Format

Send to

Choose Destination
Crit Care. 2010;14(2):R74. doi: 10.1186/cc8987. Epub 2010 Apr 28.

Electrical muscle stimulation prevents critical illness polyneuromyopathy: a randomized parallel intervention trial.

Author information

1
First Critical Care Department, National and Kapodistrian University of Athens Evangelismos Hospital, Ypsilantou 45-47, Athens, Greece. croutsi@hotmail.com

Abstract

INTRODUCTION:

Critical illness polyneuromyopathy (CIPNM) is a common complication of critical illness presenting with muscle weakness and is associated with increased duration of mechanical ventilation and weaning period. No preventive tool and no specific treatment have been proposed so far for CIPNM. Electrical muscle stimulation (EMS) has been shown to be beneficial in patients with severe chronic heart failure and chronic obstructive pulmonary disease. Aim of our study was to assess the efficacy of EMS in preventing CIPNM in critically ill patients.

METHODS:

One hundred and forty consecutive critically ill patients with an APACHE II score >or= 13 were randomly assigned after stratification to the EMS group (n = 68) (age:61 +/- 19 years) (APACHE II:18 +/- 4, SOFA:9 +/- 3) or to the control group (n = 72) (age:58 +/- 18 years) (APACHE II:18 +/- 5, SOFA:9 +/- 3). Patients of the EMS group received daily EMS sessions. CIPNM was diagnosed clinically with the medical research council (MRC) scale for muscle strength (maximum score 60, <48/60 cut off for diagnosis) by two unblinded independent investigators. Duration of weaning from mechanical ventilation and intensive care unit (ICU) stay were recorded.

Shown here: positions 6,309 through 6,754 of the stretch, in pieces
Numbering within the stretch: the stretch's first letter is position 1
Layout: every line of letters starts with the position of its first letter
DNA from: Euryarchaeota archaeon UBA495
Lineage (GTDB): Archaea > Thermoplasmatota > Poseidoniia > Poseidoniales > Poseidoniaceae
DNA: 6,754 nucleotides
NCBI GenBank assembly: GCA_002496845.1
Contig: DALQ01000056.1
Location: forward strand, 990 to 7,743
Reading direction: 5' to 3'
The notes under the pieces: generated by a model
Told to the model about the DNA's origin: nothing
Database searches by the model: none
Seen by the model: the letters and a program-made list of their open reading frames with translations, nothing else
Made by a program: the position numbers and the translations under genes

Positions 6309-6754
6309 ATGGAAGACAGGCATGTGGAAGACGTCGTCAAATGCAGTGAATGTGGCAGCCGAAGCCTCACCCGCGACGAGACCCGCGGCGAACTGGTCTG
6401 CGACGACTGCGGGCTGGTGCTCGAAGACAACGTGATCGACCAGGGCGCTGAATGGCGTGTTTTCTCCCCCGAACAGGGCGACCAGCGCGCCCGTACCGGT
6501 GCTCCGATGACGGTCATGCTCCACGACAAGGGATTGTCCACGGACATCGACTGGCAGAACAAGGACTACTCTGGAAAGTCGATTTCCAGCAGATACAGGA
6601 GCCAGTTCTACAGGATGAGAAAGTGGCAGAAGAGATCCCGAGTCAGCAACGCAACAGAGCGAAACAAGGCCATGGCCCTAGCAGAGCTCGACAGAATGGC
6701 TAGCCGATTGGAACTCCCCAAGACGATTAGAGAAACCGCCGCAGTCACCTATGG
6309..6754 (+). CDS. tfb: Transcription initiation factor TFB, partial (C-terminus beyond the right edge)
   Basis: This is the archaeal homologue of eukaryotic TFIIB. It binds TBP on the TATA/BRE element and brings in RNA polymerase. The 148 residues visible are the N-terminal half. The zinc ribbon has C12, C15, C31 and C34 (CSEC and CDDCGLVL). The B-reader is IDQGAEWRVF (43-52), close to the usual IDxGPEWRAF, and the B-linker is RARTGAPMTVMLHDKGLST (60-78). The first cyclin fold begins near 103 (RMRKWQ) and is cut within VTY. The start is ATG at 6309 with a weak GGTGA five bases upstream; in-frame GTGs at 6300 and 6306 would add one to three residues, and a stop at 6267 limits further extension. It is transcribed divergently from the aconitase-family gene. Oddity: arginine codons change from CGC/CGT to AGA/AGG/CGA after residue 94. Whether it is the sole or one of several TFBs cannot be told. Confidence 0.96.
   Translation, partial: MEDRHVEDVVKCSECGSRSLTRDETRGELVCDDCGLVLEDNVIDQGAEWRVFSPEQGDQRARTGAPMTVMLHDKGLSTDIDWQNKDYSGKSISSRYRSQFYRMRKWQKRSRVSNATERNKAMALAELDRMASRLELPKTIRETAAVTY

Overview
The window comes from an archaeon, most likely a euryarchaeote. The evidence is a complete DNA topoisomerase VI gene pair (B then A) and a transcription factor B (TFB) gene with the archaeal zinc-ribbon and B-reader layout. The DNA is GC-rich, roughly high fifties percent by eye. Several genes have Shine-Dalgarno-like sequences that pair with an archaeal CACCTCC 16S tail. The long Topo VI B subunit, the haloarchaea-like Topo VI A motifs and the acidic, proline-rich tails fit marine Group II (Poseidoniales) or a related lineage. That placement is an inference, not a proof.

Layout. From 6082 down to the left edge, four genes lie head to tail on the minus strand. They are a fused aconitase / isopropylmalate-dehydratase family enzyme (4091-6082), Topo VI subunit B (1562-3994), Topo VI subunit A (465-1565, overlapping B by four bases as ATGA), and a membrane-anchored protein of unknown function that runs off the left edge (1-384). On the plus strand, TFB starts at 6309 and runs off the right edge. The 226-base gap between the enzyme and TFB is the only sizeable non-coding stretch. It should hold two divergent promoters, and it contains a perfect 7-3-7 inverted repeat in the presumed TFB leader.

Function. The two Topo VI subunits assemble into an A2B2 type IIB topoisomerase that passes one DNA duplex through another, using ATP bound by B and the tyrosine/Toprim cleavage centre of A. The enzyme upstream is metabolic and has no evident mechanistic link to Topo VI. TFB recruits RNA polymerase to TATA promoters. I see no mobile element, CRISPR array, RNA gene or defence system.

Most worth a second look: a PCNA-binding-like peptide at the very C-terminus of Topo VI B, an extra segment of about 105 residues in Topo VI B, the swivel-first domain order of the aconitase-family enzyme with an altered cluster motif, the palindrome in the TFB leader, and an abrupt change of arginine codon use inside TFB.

RESULTS:

Fifty two patients could be finally evaluated with MRC; 24 in the EMS group and 28 in the control group. CIPNM was diagnosed in 3 patients in the EMS group as compared to 11 patients in the control group (OR = 0.22; CI: 0.05 to 0.92, P = 0.04). The MRC score was significantly higher in patients of the EMS group as compared to the control group [58 (33 to 60) vs. 52 (2 to 60) respectively, median (range), P = 0.04). The weaning period was statistically significantly shorter in patients of the EMS group vs. the control group [1 (0 to 10) days vs. 3 (0 to 44) days, respectively, median (range), P = 0.003].

CONCLUSIONS:

This study suggests that daily EMS sessions prevent the development of CIPNM in critically ill patients and also result in shorter duration of weaning. Further studies should evaluate which patients benefit more from EMS and explore the EMS characteristics most appropriate for preventing CIPNM.

TRIAL REGISTRATION NUMBER:

ClinicalTrials.gov NCT00882830.

PMID:
20426834
PMCID:
PMC2887197
DOI:
10.1186/cc8987
[Indexed for MEDLINE]
Free PMC Article

Supplemental Content

Full text links

Icon for BioMed Central Icon for PubMed Central
Loading ...
Support Center